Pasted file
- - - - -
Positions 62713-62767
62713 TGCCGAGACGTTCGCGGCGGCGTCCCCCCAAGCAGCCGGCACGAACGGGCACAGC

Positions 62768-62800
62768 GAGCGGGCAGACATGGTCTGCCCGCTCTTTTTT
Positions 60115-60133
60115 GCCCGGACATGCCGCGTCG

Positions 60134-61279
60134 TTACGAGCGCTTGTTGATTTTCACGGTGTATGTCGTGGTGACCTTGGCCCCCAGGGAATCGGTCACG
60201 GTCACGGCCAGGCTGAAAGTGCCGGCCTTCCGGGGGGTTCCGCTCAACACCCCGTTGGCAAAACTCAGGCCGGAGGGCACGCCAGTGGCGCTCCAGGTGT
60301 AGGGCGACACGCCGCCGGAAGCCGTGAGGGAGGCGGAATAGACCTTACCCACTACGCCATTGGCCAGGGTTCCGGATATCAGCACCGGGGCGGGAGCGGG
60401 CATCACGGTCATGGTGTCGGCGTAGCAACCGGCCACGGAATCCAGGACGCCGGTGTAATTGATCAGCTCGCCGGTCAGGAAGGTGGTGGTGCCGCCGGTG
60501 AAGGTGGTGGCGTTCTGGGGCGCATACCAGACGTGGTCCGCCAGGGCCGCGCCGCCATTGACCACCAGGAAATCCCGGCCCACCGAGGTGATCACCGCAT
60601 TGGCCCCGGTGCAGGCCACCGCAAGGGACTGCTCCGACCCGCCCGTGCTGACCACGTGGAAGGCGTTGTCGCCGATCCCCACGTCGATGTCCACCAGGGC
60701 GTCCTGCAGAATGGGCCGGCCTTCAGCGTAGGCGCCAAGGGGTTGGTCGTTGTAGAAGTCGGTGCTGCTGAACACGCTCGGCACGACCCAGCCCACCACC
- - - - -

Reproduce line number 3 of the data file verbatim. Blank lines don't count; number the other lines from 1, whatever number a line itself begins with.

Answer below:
Positions 62768-62800